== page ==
She went into a fast cardiac rhythm, and I was asked to consult for her cardiac status. When I walked into the room, at first glance I could see that the woman was in a perilous condition. Her heart rate was over 140 beats a minute (normal is 60-90). She was breathing very rapidly. Her oxygen saturation (a measure of her ability to maintain a safe level of oxygen carrying ability) was dramatically low. I started some medications that over the course of a few hours were able to lower her heart rate to about 110 (acceptable but not ideal).
I saw her again 2 hours later. Even though her heart rate was better, her respiratory status and kidney function was not improved. It was clear that a decision would need to be made about putting her on a ventilator (a machine that would keep her alive, artificially). She would also need kidney dialysis, taking off her blood, to reduce the congestive heart failure that was developing.
So here was an elderly woman, over 80 years old with an overwhelming infection, kidney failure, respiratory failure, congestive heart failure, septic shock, questionable mental status, and a rapid heart rate. In addition she had hypertension, diabetes, and severe obesity.
Due to the multitude of medical problems, the likelihood of her recovering and living meaningful life was extremely low- perhaps one in 100, probably less than a 5% chance of living.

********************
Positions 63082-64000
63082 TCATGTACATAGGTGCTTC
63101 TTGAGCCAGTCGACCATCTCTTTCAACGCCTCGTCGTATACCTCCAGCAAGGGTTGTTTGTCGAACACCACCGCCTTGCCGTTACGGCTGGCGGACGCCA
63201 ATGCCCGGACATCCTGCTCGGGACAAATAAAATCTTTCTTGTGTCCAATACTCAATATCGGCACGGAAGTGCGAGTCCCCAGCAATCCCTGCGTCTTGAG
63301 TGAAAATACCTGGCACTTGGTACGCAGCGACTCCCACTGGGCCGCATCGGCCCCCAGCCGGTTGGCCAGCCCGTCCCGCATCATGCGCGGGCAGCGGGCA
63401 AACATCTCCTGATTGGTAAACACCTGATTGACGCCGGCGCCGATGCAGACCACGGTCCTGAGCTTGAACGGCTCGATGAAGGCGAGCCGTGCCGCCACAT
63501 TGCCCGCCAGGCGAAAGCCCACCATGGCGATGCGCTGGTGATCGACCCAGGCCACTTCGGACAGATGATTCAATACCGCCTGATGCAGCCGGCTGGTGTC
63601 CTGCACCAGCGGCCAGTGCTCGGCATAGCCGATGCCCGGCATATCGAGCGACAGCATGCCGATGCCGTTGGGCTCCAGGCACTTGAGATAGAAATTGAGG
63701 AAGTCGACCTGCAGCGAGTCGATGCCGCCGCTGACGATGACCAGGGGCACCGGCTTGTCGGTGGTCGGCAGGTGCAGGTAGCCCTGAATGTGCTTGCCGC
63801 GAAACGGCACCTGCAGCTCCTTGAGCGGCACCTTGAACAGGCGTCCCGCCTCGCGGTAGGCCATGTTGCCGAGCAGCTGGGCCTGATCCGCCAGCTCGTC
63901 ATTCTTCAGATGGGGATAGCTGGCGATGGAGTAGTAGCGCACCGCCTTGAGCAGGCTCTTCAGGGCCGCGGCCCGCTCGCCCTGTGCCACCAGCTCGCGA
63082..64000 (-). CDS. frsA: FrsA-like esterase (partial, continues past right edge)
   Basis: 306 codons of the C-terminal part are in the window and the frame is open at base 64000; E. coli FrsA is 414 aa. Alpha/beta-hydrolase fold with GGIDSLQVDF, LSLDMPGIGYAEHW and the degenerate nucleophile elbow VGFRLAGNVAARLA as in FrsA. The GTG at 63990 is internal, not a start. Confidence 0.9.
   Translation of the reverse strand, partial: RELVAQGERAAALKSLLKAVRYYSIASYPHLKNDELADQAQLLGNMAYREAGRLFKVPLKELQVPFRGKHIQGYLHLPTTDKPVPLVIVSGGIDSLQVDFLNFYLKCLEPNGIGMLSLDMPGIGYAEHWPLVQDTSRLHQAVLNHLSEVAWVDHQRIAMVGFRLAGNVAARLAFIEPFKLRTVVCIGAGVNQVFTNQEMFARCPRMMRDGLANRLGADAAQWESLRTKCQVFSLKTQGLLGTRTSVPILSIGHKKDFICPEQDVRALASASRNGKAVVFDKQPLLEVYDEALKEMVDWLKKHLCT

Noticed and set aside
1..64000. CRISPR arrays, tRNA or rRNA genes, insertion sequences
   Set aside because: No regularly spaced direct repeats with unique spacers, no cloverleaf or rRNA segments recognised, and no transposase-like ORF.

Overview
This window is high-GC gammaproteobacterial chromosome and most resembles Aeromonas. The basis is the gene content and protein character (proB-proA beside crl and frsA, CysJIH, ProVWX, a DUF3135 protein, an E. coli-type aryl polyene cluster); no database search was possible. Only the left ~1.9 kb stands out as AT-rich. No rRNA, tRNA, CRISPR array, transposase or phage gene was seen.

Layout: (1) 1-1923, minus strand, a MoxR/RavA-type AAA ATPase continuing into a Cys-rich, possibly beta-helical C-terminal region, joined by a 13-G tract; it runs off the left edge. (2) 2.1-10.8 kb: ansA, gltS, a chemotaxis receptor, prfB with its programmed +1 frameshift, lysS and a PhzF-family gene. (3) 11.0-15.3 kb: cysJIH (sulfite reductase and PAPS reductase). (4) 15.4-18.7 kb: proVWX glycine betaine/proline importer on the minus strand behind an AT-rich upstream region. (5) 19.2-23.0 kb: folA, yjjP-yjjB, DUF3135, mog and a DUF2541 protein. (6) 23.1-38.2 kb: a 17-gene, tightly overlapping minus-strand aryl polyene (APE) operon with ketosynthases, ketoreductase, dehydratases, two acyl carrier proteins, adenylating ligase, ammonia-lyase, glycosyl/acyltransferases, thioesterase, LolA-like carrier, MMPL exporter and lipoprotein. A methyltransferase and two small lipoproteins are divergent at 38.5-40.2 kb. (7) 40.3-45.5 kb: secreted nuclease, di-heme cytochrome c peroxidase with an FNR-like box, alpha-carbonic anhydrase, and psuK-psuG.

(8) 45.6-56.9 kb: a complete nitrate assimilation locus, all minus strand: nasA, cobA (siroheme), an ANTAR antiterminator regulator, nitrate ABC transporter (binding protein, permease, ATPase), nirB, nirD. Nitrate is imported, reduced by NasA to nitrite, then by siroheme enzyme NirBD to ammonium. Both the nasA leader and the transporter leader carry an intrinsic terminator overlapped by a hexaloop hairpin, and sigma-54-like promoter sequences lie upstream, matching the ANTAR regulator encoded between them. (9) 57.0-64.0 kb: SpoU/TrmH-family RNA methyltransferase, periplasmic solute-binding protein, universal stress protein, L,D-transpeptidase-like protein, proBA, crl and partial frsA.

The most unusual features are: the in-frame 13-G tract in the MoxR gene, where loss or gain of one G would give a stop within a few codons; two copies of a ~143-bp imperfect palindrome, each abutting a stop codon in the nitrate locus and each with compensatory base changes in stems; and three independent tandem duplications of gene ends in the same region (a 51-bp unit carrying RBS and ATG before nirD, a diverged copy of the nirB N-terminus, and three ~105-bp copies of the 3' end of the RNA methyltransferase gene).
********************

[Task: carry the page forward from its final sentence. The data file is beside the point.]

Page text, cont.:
Placing her on a ventilator and performing dialysis would likely keep her alive- for a while. Yet, her chances were grim. She had already been in the hospital 36 hours and was still in critical condition.
The question was: what should be done?
A went out to talk to the family regarding her condition. The room was full of very concerned people. Her husband, three daughters, a son, and seven grandchildren of various ages were worriedly waiting outside. I spent about 20 minutes explaining what I thought was a very thorny decision that had to be made. Should she be put on a ventilator, kept alive artificially? Should we proceed with dialysis? Without these two treatments she would surely pass away.
Now, no discussion of the medical costs ever came up. What would be the cost to the medical system- Medicare, and Blue Cross if she was put on artificial machines and kept alive? No one can predict how long she might live: a day, a week, or even six weeks. She might even live for years (I’ve been involved with a similar patient who lived 6 years after just such an event). Since her mental function had not improved she could overcome the infection, never regain normal function, yet live many years on a ventilator. She might need permanent dialysis ($25-$50,000/ year). The total cost could of her care could run $100,000 to perhaps over 1 million dollars. The ICU costs alone could be $50,000-100,000.
Now of course, no price tag can be put on a human life. And I am not making any suggestions as to what should be the proper course of action here.